It's an interesting read, but be ready to resist the troll baiting bits like;
I loved the iPhone. It was pretty, it was fun, it did everything I wanted it to. Which makes it all the more weird that just a few short years later, I wouldn't be seen dead with one.
The original iPhone was revolutionary. That's just a fact. (This is the point where some early adopters start banging on about the Nokia N95 having the Internet and apps, but that's like comparing a steam engine to an Aston Martin because they both have wheels.)
However, Rich moves on to make the point that many mobile user interfaces that have gone before, like Symbian and Android, were too complicated for average users.
This may be news to some of the tech-frenzied readers who go ballistic at us in the comments whenever we emphasise interface -- hi guys! luv ya! -- but not everybody wants to feel like they're doing a maths exam every time they make a phone call, look up a film time or download an app. Interface is king.
Sure, we tech-savvy early adopters like a challenge, but mobile phones are no longer the domain of nerds like us who want a gadget to be complicated, so we can feel like we've mastered it. Mobile phones belong to our mums and dads now, our nieces and nephews, our ditzy co-workers who don't even read XKCD. The chumps.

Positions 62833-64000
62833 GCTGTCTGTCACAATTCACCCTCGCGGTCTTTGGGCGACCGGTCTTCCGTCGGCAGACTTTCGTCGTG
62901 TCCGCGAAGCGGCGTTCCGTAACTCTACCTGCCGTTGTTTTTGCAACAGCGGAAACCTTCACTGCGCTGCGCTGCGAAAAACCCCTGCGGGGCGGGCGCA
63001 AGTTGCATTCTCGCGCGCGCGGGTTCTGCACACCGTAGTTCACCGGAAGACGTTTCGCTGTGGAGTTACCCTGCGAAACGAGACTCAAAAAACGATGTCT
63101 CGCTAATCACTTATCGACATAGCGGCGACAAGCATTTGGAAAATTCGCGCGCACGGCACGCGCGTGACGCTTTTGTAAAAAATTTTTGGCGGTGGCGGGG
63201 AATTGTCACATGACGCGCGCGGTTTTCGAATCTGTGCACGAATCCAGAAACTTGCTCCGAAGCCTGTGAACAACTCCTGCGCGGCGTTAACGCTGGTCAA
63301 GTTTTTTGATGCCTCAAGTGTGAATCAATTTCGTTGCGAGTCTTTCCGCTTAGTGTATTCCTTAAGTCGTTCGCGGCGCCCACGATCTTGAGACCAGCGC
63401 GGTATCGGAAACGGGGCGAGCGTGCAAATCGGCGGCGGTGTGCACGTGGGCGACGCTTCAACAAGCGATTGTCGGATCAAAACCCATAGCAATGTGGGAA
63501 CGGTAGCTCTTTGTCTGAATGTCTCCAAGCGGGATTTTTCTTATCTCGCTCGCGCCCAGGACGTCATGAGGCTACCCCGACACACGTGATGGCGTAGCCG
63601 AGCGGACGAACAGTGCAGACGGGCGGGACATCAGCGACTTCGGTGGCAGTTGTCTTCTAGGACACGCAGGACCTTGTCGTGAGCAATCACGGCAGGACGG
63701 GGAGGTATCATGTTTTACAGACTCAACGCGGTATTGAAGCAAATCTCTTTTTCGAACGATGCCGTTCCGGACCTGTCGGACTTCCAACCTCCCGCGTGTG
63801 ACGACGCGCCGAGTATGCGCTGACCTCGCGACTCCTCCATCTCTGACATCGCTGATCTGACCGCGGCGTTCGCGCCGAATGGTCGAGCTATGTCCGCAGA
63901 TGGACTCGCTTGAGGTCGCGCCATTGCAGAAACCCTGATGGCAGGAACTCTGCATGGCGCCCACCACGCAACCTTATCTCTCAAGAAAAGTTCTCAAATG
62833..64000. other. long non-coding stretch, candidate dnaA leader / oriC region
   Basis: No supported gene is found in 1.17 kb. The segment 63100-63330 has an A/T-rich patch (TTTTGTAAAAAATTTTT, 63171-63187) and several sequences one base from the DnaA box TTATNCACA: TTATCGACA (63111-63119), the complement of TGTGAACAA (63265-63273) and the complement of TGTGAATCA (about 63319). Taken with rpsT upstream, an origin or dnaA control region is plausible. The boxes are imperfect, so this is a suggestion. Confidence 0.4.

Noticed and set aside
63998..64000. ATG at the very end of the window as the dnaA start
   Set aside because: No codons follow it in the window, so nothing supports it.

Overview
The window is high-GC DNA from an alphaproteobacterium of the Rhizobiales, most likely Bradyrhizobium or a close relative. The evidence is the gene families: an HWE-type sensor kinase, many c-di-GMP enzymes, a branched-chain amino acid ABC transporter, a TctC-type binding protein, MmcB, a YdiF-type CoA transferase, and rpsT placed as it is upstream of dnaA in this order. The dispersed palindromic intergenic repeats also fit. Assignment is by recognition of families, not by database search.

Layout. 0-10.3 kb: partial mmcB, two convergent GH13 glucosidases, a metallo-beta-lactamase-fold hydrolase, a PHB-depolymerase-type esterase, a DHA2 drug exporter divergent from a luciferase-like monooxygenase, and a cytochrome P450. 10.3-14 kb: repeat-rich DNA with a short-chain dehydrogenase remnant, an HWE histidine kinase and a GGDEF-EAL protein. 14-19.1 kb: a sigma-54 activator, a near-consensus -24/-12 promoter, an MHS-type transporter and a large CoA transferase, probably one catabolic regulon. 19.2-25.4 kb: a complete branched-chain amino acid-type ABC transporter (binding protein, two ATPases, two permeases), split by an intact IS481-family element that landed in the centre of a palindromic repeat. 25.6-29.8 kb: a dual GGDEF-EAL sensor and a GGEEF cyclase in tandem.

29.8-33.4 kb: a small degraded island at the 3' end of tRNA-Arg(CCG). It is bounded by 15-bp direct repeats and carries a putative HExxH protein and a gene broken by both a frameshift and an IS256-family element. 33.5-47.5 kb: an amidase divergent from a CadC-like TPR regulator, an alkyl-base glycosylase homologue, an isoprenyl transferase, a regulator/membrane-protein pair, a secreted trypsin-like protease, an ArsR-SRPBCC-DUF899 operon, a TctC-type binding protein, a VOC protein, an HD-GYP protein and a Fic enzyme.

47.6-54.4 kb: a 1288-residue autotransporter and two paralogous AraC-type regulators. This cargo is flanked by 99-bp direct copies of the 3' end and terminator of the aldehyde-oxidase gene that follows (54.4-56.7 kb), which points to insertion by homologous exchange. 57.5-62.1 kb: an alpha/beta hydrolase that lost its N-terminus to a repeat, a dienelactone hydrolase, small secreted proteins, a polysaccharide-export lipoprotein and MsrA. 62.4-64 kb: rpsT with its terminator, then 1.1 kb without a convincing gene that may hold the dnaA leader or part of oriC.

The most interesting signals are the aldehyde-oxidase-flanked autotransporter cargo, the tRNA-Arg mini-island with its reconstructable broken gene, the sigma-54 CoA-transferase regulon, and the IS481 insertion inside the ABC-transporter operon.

He also goes on to point out what I've been saying for a long time - that is, the iPhone user interface is getting old and tired. A grid of application icons - that's all it is. Meanwhile Symbian and Android have all sorts of useful widgets, the latter more than the former, but are complicated to get to grips with. Inbetween we find Windows Phone 7 with its live tiles ...
Windows Phone strikes the perfect middle ground between the two. The slick, instantly recognisable and totally intuitive live tile interface is playful without being toylike, knocking Apple's once-revolutionary front end into a cocked hat. And on the other hand, widgets and dynamic live tiles give you the flexibility that marks Android.
You can read the whole piece here.